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Beautiful Creatures by Kami Garcia and Margaret Stohl

Beautiful CreaturesEthan Wate has been counting down the months until he can escape small town Gatlin and the thinking that goes along with it. He hates that everyone knows everyone else’s business and that the only thing to look forward to each year is a Civil War reenactment. But everything changes when Lena Duchannes moves to town. From the start, Lena doesn’t fit in, and from the first time Ethan sees her, he knows that he shares a connection with this unusual girl. But the closer the two get, the closer Lena’s secret gets to being exposed. Though Ethan doesn’t understand at first, there’s a reason Lena is so different from all the other girls he’s met. Soon, Ethan becomes entangled in an ancient family curse and what could only be called magic. There’s only one thing he knows for sure now: there’s no turning back.

Beautiful Creatures is one monster of a novel, and I mean that in terms of length rather than content, although that wouldn’t be incorrect in describing certain characters in this story. I have many problems with this novel, and length is only just one of them. I don’t ordinarily mind long stories that exceed the 400 page mark—as long as they’re worth reading. Unfortunately, Beautiful Creatures was not original enough to keep this reader satisfied. I feel as if I’ve heard all of this before, and I’m sure even the most reluctant reader has too: the battle between light/good and dark/evil regarding the usage of magic and especially including a generally doomed romance. There weren’t even particularly interesting or vivid characters, surprising plot twists, or other unique elements to make up for the lackluster storyline. In addition, sometimes it became confusing what the real battle was about, good magic versus bad magic or the outsider against small town hate. This only helped draw the story out with the constant shuffling between the magic using world and the mortal world. Should I even be surprised that the ending leaves plenty of room for a sequel? I almost groaned upon seen that; I don’t know how I could stomach another drawn out 600 pages of something that wasn’t all that enthralling to begin with.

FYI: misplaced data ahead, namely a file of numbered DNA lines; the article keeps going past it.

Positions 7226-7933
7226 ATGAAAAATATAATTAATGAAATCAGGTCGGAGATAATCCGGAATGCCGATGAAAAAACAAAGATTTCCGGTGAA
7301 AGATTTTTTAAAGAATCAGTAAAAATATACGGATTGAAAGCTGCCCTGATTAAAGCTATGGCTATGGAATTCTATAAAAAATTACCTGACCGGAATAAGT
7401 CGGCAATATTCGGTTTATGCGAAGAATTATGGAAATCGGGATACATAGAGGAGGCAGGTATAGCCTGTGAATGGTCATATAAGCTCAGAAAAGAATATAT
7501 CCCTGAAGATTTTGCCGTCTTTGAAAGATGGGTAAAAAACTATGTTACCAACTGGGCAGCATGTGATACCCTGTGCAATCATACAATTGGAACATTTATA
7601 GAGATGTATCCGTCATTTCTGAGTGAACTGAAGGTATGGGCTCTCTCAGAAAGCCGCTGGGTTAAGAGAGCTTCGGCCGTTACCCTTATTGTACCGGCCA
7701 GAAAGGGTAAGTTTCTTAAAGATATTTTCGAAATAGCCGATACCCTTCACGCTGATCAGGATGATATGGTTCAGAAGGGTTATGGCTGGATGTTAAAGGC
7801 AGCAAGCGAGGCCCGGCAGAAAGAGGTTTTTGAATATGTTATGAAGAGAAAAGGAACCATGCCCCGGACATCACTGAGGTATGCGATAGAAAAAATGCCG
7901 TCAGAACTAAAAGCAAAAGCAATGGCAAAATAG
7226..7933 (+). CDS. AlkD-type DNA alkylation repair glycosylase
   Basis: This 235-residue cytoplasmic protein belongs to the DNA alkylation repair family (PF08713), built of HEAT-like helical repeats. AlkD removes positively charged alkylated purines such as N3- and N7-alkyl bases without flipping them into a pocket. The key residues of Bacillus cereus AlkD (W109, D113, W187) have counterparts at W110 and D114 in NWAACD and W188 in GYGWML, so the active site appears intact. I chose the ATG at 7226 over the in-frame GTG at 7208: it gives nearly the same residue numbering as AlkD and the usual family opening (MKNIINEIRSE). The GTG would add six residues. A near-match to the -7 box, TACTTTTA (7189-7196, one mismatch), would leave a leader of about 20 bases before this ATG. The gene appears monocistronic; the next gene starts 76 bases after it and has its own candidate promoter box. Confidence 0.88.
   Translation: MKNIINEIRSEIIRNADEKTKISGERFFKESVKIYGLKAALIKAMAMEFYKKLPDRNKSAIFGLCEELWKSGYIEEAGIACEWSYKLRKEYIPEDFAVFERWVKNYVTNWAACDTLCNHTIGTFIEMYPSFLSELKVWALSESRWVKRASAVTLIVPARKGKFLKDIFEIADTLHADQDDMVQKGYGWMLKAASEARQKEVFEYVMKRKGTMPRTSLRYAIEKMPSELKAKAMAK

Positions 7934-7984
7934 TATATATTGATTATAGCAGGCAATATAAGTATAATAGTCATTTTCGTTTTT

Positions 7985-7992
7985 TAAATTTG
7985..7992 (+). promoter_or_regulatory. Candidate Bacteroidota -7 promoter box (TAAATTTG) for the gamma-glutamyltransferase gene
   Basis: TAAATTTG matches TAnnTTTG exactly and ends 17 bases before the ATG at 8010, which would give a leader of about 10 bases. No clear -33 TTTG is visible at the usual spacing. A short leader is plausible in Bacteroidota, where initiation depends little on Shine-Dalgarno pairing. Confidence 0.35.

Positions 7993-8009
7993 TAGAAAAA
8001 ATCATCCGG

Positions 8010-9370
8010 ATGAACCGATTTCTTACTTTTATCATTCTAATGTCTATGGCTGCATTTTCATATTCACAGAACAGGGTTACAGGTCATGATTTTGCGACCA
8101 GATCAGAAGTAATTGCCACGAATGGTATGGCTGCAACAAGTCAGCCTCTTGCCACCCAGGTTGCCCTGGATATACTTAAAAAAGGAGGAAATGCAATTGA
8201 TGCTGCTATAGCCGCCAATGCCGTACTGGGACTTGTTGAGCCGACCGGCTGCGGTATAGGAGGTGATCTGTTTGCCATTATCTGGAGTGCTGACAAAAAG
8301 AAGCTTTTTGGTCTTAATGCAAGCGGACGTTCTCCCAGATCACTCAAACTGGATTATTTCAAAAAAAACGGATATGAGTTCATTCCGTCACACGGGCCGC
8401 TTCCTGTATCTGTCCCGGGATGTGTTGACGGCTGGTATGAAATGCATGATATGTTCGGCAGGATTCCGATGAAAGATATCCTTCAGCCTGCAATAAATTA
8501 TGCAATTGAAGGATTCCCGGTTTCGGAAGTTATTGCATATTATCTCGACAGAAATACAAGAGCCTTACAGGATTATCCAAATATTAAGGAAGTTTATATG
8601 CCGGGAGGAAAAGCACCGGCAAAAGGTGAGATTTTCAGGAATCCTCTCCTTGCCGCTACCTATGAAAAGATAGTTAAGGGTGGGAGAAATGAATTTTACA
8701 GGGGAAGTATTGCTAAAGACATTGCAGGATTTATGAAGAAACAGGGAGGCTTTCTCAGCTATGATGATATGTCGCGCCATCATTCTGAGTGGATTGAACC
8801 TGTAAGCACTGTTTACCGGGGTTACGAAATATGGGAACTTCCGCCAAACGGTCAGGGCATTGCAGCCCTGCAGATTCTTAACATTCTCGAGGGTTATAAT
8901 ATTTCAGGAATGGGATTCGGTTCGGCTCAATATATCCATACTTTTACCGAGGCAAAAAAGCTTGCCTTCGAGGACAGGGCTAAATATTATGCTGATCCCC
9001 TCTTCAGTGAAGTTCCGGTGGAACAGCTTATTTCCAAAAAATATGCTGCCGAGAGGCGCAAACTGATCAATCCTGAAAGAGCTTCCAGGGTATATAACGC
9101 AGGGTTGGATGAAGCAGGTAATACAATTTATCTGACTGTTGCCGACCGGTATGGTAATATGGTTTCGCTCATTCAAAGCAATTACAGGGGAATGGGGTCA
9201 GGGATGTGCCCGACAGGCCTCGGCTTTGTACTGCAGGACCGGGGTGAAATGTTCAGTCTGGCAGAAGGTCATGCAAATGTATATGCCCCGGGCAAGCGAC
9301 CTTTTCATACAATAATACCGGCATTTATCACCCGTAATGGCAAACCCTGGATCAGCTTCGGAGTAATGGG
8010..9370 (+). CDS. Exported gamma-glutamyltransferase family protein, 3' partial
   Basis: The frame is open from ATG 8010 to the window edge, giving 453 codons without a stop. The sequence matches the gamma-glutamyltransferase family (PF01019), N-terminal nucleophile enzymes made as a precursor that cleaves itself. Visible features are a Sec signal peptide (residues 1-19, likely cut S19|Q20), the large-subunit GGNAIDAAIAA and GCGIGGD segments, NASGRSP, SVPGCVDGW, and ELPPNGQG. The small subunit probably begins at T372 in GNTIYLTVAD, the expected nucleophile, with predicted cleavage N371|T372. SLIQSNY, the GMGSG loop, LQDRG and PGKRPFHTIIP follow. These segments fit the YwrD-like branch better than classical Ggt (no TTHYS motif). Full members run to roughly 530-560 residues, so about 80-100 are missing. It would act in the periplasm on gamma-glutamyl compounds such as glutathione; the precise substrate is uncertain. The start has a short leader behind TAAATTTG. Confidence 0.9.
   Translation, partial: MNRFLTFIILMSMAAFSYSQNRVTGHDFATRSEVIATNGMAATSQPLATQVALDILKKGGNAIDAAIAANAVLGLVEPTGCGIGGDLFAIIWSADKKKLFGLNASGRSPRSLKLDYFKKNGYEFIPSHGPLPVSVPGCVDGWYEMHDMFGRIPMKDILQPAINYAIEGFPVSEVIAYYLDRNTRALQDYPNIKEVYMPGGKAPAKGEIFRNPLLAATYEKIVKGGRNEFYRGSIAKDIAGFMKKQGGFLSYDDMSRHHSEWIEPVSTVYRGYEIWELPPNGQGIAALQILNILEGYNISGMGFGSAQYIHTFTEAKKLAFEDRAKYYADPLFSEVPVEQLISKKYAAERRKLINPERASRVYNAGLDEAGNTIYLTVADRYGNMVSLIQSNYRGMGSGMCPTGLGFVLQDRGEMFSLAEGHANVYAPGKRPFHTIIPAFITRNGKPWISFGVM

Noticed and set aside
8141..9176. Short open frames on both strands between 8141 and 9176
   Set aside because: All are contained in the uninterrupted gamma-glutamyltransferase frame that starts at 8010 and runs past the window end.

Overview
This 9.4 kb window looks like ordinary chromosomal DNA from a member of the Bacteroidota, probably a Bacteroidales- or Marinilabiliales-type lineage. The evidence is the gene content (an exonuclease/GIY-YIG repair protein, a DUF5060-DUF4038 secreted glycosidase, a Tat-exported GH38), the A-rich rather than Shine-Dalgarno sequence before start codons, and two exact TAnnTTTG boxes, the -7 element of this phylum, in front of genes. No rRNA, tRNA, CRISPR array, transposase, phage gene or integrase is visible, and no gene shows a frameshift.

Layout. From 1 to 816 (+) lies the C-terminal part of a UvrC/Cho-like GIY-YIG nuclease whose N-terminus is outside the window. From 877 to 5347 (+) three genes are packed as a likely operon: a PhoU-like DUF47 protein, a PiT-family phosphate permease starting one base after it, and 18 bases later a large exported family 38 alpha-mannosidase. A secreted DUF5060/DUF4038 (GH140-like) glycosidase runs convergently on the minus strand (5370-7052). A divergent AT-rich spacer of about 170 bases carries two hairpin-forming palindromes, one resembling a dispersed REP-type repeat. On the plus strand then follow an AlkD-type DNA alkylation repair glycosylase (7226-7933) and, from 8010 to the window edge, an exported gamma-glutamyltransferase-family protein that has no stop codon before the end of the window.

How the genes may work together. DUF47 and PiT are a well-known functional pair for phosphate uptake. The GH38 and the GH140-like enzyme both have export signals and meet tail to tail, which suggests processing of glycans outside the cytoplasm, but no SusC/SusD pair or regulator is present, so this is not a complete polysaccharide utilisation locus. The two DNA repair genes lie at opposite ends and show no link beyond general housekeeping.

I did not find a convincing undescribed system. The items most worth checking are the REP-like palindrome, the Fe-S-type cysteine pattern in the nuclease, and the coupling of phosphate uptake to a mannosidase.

Beautiful Creatures may still be enjoyed by fans of Wicked: Witch & Curse by Nancy Holder and Debbie Viguié, Swoon by Nina Malkin, and The Hollow by Jessica Verday.

Rating: 2.75

Review copy from Amazon Vine

7 munch(es) :

Maria said...

This is the first review I've read about this book that wasn't positive. I'll give it a shot, though :)

Unknown said...

I felt mostly the same way. I don't usually like big books, and this was no exception.

D Swizzle said...

Sorry you didn't like it :( I've been hearing pretty mixed reviews of this one, and I can't tolerate a big book unless I know for sure its the Next Great American Novel, so I guess I'll be staying away from this one.

in which a girl reads said...

Great honest review!

I had a copy of this from the library, looked at how hefty it was, and thought about how I'd heard that a lot of the elements were cliche. So I ended up not reading it, and I think I'm glad I didn't. :)

Simply_Megan said...

For some reason everyone loved this, but I completely agree with you - it was way too long and boring. I just couldn't get into it.

Sara said...

I'm so glad that I'm not the only one that didn't love it. I gave it a review similar to yours on amazon through vine and was trashed. I made it about 200 pages before giving up.

J Wiles Parker said...

Thanks for this honest review. Amazon had it as one of their "Books of the Month" recently and I thought I might add it to my "To Read" list, but the page count puts me off a bit along with the summary of the novel. I've read too many magic containing books in recent years that all started to sound the same to put me off this one early. (Patricia C. Wrede's 13th Child perhaps being an exception because of the setting and the attempt at some originality).
As always, appreciate your honesty and insight.

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